The United States and Russia must unite to rid the world of weapons of mass destruction rather than drifting into a new Cold War, the authors of a project to secure the former Soviet nuclear arsenal said on Monday.
While acknowledging that Moscow and Washington disagree over missile defense, human rights, democracy and how to handle the Serb province of Kosovo, U.S. Senator Richard Lugar said the two nations had too much at stake to allow the relationship to sour.
"The proliferation of weapons of mass destruction is the number one national security threat facing our countries and the international community," Lugar, who is the Republican leader on the Senate Foreign Relations Committee, told a reception here.
"The U.S. and Russia should be sending the clear message that we are ready to go anywhere and undertake any conversation in the pursuit of preventing the proliferation of weapons of mass destruction," he added.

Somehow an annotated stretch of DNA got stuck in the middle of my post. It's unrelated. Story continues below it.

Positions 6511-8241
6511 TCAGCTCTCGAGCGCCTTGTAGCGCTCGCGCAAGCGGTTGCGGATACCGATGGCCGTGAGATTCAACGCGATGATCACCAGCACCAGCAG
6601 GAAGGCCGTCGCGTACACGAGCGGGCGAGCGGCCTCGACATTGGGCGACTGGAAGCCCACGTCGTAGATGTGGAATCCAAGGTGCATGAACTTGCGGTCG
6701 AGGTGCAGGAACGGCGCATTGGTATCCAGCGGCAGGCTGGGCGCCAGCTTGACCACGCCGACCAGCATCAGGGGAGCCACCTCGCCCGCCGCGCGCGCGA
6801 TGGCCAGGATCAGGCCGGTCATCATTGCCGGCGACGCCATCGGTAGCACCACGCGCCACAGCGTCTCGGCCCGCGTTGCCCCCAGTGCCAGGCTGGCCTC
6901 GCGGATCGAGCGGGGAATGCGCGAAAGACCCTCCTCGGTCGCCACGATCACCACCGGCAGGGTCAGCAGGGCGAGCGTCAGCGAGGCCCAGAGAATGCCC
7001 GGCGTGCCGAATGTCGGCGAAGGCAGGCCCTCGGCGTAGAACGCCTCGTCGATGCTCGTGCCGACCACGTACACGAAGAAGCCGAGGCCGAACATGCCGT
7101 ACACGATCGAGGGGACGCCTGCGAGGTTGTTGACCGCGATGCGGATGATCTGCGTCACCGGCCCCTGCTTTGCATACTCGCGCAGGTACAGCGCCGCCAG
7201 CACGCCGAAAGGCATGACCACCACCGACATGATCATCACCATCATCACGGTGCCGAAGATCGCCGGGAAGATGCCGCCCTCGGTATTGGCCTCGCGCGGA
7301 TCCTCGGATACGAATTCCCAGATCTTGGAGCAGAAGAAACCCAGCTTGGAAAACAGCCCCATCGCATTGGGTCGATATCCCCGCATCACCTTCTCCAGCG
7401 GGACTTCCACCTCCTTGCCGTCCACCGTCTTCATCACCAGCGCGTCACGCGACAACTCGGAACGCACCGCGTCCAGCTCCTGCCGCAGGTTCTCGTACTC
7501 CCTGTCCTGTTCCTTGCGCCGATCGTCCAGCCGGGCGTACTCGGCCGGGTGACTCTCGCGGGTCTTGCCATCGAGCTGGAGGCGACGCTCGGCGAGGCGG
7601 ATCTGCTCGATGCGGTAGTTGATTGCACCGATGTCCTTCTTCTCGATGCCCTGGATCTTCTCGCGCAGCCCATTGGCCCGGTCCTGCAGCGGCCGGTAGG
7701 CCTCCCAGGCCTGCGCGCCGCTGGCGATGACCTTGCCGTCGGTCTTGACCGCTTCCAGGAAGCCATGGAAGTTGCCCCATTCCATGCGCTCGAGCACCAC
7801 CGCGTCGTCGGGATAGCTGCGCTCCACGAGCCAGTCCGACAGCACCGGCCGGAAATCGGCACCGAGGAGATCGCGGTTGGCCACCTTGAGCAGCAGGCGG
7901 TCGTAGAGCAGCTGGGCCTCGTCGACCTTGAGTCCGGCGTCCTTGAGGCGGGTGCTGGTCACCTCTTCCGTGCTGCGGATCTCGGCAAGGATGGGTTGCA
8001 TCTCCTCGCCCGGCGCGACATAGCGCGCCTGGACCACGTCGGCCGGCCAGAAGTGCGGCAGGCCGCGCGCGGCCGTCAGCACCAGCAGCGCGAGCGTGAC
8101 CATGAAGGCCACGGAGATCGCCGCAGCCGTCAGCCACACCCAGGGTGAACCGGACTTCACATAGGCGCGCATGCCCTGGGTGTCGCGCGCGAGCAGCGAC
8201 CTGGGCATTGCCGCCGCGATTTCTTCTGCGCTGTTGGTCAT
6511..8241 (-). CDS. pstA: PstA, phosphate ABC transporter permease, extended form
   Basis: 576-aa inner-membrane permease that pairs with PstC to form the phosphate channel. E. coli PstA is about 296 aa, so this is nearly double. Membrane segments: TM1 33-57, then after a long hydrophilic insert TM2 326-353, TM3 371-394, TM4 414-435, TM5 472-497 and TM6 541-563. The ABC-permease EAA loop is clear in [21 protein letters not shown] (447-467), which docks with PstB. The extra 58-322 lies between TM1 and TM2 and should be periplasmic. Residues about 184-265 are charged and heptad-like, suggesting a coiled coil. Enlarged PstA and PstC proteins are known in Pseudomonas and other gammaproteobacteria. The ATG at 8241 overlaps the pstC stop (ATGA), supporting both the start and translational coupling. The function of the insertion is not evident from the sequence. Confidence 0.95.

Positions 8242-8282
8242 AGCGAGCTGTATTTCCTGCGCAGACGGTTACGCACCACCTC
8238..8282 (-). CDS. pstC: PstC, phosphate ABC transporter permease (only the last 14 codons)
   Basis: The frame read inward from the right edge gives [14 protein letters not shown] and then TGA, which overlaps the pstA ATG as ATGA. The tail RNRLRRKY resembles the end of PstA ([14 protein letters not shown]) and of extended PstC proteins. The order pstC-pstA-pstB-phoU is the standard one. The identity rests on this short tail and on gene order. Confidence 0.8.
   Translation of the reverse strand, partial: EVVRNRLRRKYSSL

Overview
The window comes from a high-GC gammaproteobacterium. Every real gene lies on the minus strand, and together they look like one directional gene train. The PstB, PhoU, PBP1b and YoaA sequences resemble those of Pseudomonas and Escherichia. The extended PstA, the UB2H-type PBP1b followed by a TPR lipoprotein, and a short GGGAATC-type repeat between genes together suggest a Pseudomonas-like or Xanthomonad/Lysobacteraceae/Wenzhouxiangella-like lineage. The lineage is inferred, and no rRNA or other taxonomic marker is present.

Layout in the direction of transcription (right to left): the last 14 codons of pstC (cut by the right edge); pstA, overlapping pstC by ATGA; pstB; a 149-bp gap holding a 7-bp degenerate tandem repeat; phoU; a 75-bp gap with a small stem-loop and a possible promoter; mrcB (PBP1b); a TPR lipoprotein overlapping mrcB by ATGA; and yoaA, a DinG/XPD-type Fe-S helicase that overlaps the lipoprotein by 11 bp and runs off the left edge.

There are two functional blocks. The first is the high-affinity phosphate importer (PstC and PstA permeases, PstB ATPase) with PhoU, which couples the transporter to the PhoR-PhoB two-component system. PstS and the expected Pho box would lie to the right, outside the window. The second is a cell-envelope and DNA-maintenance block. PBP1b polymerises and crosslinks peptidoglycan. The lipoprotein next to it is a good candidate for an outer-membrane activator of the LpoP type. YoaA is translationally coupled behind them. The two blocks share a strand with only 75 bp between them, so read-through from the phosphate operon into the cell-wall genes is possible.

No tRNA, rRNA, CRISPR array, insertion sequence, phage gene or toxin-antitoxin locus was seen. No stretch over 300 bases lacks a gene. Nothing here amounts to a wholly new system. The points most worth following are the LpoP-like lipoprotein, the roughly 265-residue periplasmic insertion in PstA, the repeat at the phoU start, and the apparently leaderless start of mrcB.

In 1991, the year the Soviet Union collapsed, Lugar forged a bipartisan partnership with then Democrat senator Sam Nunn to help Russia and former Soviet nations secure and destroy huge stocks of nuclear, biological and chemical weapons.
Almost 7,000 nuclear warheads have been deactivated to date.
Lugar said Russia and the United States should use the experience gained during that program to help North Korea dismantle its nuclear weapons, if current six-nation talks about disarming Pyongyang succeed.
Nunn urged the U.S. government to seriously consider President Vladimir Putin's offer earlier this year to share information from a Russian-run radar station in Azerbaijan to help combat potential hostile missile attacks.
Both men said that much remained to be done to reduce still further the danger of accidental war between U.S. and Russian nuclear forces and to stop other nations or terrorists from acquiring nuclear weapons technology.
"The world is in a race between cooperation and catastrophe," Nunn said. "It's a race we must run together with others and which we must win."
Copyright © 2007 Reuters Limited.